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Amgen: Down but Not Out


The world's leading biotech, Amgen (AMGN), has had a tough year, besieged by regulatory worries that slowed sales of its two blockbuster drugs, Epogen and Aranesp. Its stock, which traded as high as 76.50 a year ago, hit a 52-week low of 48.30 on Aug. 17. It has since bounced up to 57.62 on Oct. 9 as bargain-hunting value pros snapped up shares. "This is a great opportunity to buy into one of the premier names in a key industry," says George Putnam, editor of The Turnaround Letter. Not only are the regulatory issues abating, he says, "but more important, Amgen has the drug pipeline, manufacturing capability, and financial resources to remain a leader in providing biotech solutions" to the many diseases faced by the graying population worldwide. Some of Amgen woes heated up in July, when Medicare said it would limit the use of Aranesp, which generated sales of $4.1 billion in 2006, for chemotherapy-induced anemia Medicare also ruled certain treatments were no longer reimbursable. But Steven Silver of Standard & Poor's (MHP), who rates Amgen a buy, says congressional intervention seeking reconsideration of proposed reimbursement limits may yet avert Medicare's plan, which could cut Aranesp's sales by $500 million. Amgen's fundamentals "remain solid," says Silver, who has a 12-month target of 64.

Note: Unless otherwise noted, neither the sources cited in Inside Wall Street nor their firms hold positions in the stocks under discussion. Similarly, they have no investment banking or other financial relationships with them.

Emoticons. These are the funny faces :-) that show up in e-mail. An Internet outfit, IncrediMail (MAIL), designs and sells such customized e-mail software. It lets users design creative features to go with messages, such as desktop wallpaper, and a database of animations with 3-D and sound effects. IncrediMail makes money by selling its products, licensing them, or co-branding with operators of Web sites, plus ad sales. It has teamed up with Google (GOOG) and Yahoo! (YHOO) --sharing revenue--for advertisements and for the use of its products, which are available in nine languages.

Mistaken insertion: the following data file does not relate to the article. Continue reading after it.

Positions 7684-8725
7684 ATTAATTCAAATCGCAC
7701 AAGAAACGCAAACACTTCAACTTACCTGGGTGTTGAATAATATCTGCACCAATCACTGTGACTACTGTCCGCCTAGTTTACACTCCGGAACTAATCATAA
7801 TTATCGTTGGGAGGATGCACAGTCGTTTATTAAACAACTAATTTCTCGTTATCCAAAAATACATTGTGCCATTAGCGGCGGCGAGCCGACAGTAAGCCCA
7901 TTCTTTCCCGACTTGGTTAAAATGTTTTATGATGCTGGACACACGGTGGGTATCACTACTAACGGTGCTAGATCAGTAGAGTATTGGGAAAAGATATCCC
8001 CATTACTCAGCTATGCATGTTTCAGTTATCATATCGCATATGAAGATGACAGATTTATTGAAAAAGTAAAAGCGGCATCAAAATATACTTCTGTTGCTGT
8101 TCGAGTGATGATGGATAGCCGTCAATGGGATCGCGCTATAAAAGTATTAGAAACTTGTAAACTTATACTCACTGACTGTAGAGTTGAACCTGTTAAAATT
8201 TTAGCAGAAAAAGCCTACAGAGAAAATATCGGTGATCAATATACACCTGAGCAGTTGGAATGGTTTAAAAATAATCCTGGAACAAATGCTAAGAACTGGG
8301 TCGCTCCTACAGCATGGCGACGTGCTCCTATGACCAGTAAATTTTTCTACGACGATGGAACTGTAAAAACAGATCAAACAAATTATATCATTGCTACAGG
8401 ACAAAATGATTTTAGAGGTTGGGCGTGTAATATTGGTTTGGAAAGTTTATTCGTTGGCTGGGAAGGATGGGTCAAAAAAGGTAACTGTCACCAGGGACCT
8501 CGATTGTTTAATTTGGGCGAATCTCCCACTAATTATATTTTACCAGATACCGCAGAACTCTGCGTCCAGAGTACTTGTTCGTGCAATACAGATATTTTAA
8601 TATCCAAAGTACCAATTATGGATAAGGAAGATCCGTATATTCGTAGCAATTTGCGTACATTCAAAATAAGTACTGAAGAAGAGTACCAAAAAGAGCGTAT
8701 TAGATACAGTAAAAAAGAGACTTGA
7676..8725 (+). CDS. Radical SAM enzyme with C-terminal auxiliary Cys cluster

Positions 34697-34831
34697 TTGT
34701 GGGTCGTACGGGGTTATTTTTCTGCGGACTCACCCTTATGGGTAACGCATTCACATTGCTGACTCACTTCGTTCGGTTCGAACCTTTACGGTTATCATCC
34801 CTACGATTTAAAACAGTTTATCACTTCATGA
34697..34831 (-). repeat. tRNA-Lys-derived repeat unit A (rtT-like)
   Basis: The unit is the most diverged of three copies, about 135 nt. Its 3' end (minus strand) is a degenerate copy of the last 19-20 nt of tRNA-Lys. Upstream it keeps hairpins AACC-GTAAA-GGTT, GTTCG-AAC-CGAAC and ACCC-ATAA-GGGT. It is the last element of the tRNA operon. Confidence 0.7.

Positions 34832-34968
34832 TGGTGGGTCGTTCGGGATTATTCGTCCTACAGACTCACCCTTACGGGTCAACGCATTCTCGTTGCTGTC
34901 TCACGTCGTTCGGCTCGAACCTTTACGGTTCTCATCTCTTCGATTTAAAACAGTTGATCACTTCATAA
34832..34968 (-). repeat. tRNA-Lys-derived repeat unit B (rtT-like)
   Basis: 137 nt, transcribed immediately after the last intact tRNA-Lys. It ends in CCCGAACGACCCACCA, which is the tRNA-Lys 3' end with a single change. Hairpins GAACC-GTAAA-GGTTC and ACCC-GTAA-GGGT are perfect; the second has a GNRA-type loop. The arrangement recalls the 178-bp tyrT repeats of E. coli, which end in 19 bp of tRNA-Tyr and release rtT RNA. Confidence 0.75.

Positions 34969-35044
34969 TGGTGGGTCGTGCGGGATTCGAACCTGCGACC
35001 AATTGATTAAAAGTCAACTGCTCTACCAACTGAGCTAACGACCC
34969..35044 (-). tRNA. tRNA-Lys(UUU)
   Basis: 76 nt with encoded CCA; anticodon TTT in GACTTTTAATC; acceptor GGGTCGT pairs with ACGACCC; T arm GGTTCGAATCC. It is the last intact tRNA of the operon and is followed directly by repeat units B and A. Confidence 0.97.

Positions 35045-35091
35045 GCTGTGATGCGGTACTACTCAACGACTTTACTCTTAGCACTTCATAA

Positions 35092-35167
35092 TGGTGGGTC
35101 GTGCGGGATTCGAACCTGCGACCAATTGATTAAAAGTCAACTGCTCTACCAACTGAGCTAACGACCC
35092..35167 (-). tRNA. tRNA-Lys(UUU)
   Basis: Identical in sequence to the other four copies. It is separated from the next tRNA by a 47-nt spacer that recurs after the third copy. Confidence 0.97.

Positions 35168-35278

Matthew Weiss of Maxim Group, who rates the stock a buy, says its "revenue growth continues to exceed our projections." He figures it will earn 37 cents a share on sales of $19.1 million in 2007 and 63 cents on $24.5 million in 2008, vs. 25 cents on $10.8 million in 2006. Weiss sees the stock, now at 8.75, at 12 in a year. IncrediMail is selling its products in China in time for the Olympics. A big buyer of the stock is Longview Fund, which has acquired 1.2 million shares or a 13.3% stake.

Note: Unless otherwise noted, neither the sources cited in Inside Wall Street nor their firms hold positions in the stocks under discussion. Similarly, they have no investment banking or other financial relationships with them.

Tiny O2Micro International (OIIM) recently got settlements from giants Sony (SNE) and Samsung on patent litigation it had filed against them. O2 is a designer of analog semiconductors for power management and security applications in LCD TVs, laptops, and other gear. O2 expects to get business from the two companies.

Second-quarter sales jumped 36%, "but this is just the beginning," says Graham Tanaka of TANAKA Growth Fund (TGFRX). Added revenues from the settlement, plus new product-design wins and cost-cutting, should spur a 25% growth in sales in 2008, he says. Tanaka figures O2 will earn 70 cents a share in 2007 and $1 in 2008, vs. 21 cents (diluted) in 2006. He figures the stock, now at 16.66 will hit 20 in a year. Vernon Essi of investment firm Needham, who rates O2 a "strong buy," expects hefty sales from LCD TVs in 2007 and 2008.

Note: Unless otherwise noted, neither the sources cited in Inside Wall Street nor their firms hold positions in the stocks under discussion. Similarly, they have no investment banking or other financial relationships with them.


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